Back to Europe (Azerbaijan)

Great expectations

So it came to be that, instead of crossing Turkmenistan, we will have to travel back to Europe, cross Azerbaijan as fast as possible and board a ship which will take us from Baku to Aktau in Kazakhstan. Somehow we managed to transit through Azerbaijan in three days and leave the country before we even started to realise that we had arrived. We had learned from our previous mistakes and this time we did not have any expectations towards Azerbaijan – probably the only things we knew about this country were connected with oil and Nagorno-Karabakh. We think that you should let yourself form your own opinion and let everyone else form theirs. Truth be told, there was one reason why we wanted to cross the Iranian/Azeri border as fast as possible – after the dry law of Iran we finally had an opportunity to test real Azeri beer (preferably from two liter plastic bottle).


We had planned to find a way how to cross the Caspian Sea with a ship

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One Year. A summary.

One year has passed since we left Latvia on 15th September 2014 and now, 15th September 2015 we are in Thailand, 7900km away from home.

We have crossed 12 countries, had 2 bicycles stolen and got 2 another bicycles in their place. Each of our passports has been supplemented with 8 glued visas and 28 border control stamps.

So, where do we spend our nights?

  • 141 nights with 24 Couchsurfing hosts;
  • 70 nights out camping;
  • 43 “One Nights” in Bangkok;
  • 6 nights in trains;
  • 3 nights in hotels (courtesy of our CS hosts);
  • 2 nights in buses;
  • 1 night in: a furniture shop; a Baptist church; a Buddhist temple; a cave; inside a train station; outside a train station; sea port; China Tobacco factory; a town hall meeting room; a truck; a ship.

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Making the visas and our way out of Iran

From mountain tops to under the sea* – Tehran to Azerbaijan

*The surface level of Caspian Sea at the moment is around -27 m below mean sea level.

(If you are interested about practicalities of getting some visas in Tehran and extending Iranian visa – see the end of this article)

We got our visas for Azerbaijan really fast – the same day we applied for them. So, on the same evening of 4th May we also decided to hit the road again. Our departure had already been postponed before so now it was time to leave this concrete jungle behind without further delays. We said our goodbyes to Park Abshar and had the last supper with Simin (“You got to eat a lot because you will need a lot of strength cycling! It is goood for youu!”). Continue reading

Isfahan and Shiraz/Persepolis – hitchiking in Iran.

So, all along during our stay in Iran, everyone kept repeating – “Have you been to Isfahan, Shiraz? You got to go there, you got to see!” The thing is that they are quite far away from the route in Iran that we had in plan and also from the route we had to do in the end. To cycle 940 km to Shiraz or even 450 km to Isfahan and then the whole way back would take too much time, and to take busses all the way would deplete our already empty wallets too quickly. But we knew that we had to go – in the end we decided for a one-way ticket to a night-bus ride to Isfahan which cost us each 270’000 IRR and to try our luck in hitch-hiking to Shiraz and afterwards back to Tehran. Continue reading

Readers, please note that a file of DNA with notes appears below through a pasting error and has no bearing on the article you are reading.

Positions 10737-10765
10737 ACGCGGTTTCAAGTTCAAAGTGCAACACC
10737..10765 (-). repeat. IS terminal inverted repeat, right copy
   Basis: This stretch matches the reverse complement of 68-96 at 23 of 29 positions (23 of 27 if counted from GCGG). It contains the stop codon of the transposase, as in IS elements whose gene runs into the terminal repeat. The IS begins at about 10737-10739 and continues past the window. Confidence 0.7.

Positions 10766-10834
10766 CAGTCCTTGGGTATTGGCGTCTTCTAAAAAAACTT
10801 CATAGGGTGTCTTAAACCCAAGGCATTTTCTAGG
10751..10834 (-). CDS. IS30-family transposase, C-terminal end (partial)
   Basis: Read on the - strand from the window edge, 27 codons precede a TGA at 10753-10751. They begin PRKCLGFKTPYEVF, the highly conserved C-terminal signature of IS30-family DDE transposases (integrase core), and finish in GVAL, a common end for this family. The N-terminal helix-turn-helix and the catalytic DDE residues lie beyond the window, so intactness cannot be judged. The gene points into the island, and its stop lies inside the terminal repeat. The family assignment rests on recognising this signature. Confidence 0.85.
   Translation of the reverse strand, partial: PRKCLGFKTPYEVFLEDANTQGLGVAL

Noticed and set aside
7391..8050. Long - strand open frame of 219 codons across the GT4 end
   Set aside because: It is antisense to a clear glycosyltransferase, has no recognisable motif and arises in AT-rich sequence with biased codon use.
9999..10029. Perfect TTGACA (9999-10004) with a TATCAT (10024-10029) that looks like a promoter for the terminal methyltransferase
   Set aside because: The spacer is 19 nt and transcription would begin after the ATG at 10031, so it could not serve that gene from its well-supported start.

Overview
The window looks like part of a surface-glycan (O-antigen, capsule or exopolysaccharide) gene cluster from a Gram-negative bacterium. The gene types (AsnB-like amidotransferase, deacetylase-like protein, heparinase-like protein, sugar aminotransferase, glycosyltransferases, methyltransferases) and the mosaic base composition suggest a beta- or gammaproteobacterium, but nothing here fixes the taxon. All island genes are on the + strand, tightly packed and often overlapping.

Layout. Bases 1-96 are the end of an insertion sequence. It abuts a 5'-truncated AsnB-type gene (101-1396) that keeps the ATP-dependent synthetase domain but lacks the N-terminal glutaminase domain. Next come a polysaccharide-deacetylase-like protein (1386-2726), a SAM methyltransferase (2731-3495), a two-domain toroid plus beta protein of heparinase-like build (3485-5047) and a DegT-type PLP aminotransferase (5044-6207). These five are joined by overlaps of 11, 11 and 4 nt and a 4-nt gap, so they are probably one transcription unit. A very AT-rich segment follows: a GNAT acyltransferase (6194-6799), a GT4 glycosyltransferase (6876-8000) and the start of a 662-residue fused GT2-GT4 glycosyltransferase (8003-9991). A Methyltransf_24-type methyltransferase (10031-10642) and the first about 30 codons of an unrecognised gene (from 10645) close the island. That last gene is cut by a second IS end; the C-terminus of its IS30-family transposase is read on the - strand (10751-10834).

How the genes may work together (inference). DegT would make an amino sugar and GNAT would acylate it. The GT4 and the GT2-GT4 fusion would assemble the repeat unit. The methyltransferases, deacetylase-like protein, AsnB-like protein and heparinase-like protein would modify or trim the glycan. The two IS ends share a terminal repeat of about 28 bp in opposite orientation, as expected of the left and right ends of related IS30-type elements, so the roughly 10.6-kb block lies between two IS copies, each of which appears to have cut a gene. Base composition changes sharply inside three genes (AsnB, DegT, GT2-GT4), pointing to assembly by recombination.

Finding peace in chaos in Tehran – from Park-e Shahr to Park Abshar

Exactly two weeks after entering the Islamic Republic, we found ourselves in the heart of it – Tehran – a metropolis that alone hosts seven times more people than my whole country. Three Latvians (plus one French guy) felt even punier being here because of this fact and because they did not know where will they be staying this night. We hadn’t succeeded to find a CS/WS host but we had heard that you can go to almost any park of Tehran and just pitch your tent up there. So, we had arrived in Park-e Shahr (City Park) which was recommended to us as one of such parks by our last night’s host Hamed.

Turned out that Park-e Shahr is close to the opposite kind of parks where you could camp. It’s not even allowed to ride a bicycle there. We came to the realization that, probably most (or all?) of the parks in the capital would not be meant for camping. Of course, some sort of solution always comes for these kind of problems, especially in Iran. While we were just standing there, scratching our heads, the solution really came, it was a he and he even had a name – Rasoul. A guy suddenly appears and starts telling us about his grandfather’s house where no one lives and where we could stay, maybe. We were guessing that he is telling us that, because, as usual in Iran, his English was far from fluent. But, just following his motorcycle and seeing ourselves was our best option at the moment. Continue reading